Building More Spite — A Guide to the New Spiritomb

Have you heard of Eternatus VMAX? Dealing 270 damage for two Energy is pretty strong, but what if I were to tell you that there’s another Darkness-type Pokemon that can deal 310 damage for only one Energy? And it’s a Basic Pokemon that only gives away one Prize? That’s right, I’m talking about Spiritomb!

Spiritomb was already a solid deck in the Rebel Clash metagame, but two key cards in Darkness Ablaze could turn it into an absolute terror. Cape of Toughness adds +50 HP to give Spiritomb 110 HP. This means it can hold up to 10 damage counters so its Anguish Cry attack deals 310 damage maximum. Sure, Tool Scrapper can be very dangerous when you put more than six damage counters on a Spiritomb, but this card is scarcely seen. Plus you can play around it as I’ll discuss later on.

The other card is Spikemuth, an amazing Stadium that helps to get a lot of damage on Spiritomb. Thanks to this card, putting 10 damage counters on Spiritomb is absolutely possible if you build your deck the right way. By maxing out on switching effects, it’s possible to get a lot of damage in play fast. For example, if you can get your Spiritomb out of the Active Spot once in a turn, that’s already two damage counters. Add a Rainbow Energy plus Spiritomb’s own Ability and you hit four damage counters. Add Jynx and you get to five damage counters. Spikemuth makes Jynx easier to use because it can put damage counters on your other Pokemon like Jirachi, then you can move these damage counters to Spiritomb. You don’t need to move damage counters from a Spiritomb to another or play Shrine of Punishment to get damage counters on your own Dedenne-GX or Oricorio-GX. If you can move Spiritomb out of the Active Spot a second time, that’s seven counters in one turn — or 220 damage (enough to OHKO Zacian V).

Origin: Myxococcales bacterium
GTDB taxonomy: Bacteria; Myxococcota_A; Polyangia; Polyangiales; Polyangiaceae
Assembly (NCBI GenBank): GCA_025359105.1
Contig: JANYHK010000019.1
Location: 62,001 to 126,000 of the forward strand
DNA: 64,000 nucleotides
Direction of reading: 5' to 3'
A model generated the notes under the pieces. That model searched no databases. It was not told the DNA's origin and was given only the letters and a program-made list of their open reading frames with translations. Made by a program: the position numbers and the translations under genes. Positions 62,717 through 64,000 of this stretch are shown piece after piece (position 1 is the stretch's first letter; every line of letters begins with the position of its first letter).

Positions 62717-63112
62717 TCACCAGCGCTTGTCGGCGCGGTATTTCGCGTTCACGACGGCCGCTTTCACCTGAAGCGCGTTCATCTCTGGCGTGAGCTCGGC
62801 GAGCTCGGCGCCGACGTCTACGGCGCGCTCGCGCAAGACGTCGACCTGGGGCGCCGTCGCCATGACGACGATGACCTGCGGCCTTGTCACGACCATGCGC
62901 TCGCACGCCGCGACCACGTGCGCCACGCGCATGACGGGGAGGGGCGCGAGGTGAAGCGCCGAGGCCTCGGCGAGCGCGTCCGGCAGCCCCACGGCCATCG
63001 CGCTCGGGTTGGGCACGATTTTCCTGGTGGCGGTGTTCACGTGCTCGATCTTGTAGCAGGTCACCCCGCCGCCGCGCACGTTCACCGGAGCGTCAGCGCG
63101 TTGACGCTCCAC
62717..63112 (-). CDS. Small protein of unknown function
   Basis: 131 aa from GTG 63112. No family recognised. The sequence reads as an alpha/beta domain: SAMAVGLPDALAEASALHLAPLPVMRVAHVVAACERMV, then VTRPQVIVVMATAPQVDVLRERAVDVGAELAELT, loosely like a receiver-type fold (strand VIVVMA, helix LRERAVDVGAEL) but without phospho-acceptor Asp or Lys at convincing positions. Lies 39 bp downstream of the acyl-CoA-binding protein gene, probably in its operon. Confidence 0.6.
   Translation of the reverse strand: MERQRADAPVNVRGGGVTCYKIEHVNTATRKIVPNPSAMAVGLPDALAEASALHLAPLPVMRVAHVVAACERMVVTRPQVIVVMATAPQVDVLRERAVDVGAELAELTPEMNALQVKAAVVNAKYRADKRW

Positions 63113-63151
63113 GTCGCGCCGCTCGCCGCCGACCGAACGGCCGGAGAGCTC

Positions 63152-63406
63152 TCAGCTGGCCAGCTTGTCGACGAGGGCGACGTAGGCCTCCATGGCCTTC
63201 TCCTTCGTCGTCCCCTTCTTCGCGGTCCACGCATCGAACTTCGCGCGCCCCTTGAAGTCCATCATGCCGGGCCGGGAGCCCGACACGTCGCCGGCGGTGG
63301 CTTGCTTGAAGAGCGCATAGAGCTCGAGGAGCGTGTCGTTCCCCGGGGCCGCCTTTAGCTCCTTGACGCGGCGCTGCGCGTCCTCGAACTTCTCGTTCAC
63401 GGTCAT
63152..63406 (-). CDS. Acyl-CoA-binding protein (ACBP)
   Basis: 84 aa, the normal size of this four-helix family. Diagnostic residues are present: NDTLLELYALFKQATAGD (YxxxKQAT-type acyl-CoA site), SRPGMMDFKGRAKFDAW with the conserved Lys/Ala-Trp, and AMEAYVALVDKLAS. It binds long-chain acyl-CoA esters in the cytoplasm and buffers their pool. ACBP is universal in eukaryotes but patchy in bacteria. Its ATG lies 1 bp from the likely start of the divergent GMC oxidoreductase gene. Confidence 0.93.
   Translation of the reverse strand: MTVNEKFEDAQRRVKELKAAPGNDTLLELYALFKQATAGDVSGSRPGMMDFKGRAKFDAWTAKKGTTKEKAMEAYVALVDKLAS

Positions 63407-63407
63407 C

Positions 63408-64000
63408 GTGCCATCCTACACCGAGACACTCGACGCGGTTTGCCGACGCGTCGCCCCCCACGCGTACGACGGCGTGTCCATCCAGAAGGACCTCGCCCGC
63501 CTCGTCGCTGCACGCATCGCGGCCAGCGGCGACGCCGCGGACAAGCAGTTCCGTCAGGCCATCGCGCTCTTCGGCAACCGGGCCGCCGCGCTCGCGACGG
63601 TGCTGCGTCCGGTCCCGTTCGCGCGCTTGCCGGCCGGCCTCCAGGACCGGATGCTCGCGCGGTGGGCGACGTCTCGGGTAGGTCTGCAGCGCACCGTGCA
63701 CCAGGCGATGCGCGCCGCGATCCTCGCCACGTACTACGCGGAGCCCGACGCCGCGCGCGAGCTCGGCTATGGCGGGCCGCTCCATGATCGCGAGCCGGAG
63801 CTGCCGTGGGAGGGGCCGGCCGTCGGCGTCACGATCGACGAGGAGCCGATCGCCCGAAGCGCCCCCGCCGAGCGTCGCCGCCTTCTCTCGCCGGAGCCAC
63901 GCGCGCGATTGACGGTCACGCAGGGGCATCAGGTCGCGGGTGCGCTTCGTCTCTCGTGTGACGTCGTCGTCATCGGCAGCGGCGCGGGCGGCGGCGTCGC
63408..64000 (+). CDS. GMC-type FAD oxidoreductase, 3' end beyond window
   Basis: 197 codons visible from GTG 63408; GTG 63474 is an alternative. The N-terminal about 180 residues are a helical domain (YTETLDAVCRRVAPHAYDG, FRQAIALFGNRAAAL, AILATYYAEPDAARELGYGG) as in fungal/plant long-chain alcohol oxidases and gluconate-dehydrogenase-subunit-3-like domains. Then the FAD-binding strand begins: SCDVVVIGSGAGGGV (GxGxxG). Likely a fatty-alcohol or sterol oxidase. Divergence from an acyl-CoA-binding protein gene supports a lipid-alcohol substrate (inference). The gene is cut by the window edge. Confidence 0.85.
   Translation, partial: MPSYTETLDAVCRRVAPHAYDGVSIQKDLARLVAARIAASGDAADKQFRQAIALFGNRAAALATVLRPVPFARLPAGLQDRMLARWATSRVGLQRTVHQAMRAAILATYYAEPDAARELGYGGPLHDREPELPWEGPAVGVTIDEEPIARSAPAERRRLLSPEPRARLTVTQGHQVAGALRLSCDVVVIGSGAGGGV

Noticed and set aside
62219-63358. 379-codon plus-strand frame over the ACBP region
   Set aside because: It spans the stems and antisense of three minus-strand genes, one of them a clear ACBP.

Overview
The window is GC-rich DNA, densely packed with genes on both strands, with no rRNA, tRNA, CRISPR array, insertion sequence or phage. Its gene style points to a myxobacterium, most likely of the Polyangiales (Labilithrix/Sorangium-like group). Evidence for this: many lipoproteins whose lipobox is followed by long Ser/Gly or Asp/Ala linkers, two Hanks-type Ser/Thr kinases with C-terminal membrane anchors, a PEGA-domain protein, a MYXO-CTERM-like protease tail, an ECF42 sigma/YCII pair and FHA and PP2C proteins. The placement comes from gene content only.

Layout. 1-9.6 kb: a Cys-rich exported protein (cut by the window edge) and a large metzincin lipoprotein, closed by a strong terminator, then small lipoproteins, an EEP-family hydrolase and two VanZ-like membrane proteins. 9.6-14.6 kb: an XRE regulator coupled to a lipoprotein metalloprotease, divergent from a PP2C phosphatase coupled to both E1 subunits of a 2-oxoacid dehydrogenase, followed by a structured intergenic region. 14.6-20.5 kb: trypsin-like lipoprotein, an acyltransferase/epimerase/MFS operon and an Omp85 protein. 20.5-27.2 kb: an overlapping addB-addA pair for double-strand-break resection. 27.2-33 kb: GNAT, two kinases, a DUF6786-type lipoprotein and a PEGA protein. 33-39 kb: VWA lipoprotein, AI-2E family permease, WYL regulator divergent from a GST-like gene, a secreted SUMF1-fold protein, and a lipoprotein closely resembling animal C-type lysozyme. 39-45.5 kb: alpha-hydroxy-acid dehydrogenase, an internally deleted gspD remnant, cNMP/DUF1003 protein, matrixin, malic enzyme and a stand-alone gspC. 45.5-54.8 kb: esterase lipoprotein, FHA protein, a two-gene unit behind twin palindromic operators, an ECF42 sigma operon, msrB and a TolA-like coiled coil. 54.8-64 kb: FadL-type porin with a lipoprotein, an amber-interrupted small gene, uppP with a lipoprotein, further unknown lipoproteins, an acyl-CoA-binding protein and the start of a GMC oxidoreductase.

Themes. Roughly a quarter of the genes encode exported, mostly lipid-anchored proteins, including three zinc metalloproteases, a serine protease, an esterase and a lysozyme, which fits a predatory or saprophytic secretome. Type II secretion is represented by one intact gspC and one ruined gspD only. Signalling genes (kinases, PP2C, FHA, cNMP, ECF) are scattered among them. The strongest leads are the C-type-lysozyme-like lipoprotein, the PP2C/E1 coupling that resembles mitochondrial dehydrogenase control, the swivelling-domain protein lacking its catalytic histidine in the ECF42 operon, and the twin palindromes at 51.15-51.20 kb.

It is not an exaggeration to say that Spiritomb can trade favorably with some three Prize Pokemon. I’ve oneshot a Lucario and Melmetal-GX that used its GX attack and had a Metal Frying Pan attached (with the help of Galarian Zigzagoon). I’ve won games against Arceus and Dialga and Palkia-GX because I dealt 280 damage to it on turn 2.

Here’s another argument if the deck doesn’t appeal to you: Spiritomb is fun to play! In order to make the most out of Spikemuth’s effect, you need to play plenty of mobility cards that makes last season’s Jirachi / Zapdos deck jealous. Figuring out in which order to play these cards to achieve the best result (including using as many Jirachi’s Stellar Wish as you can) is a pretty fun exercise! If you enjoy this sequencing minigame in decks like Granbull or Archie’s Blastoise, you’ll like this new version of Spiritomb.

I’ll explain how to build the deck and give tips on how to play it well. I’ll add my thoughts too on its viability in the metagame and what to expect for its main matchups. The short version is that it’s a solid deck that’s faster and has more versatility than similar one-Prize archetypes such as Mad Party and Blacephalon. But it is weak to similar decks with Arceus and Dialga and Palkia-GX / Zacian V being the main culprit. On the bright side, there are issues that other one-Prize decks have that Spiritomb deals better with. Spiritomb is definitely strong enough to make Day 2 in the POG Championships. It’s easy to build as it doesn’t require any rare cards from Darkness Ablaze.

That’s the short version. I hope you stick around for the long version!

Spiritomb Deck List

This concludes the public portion of this article.

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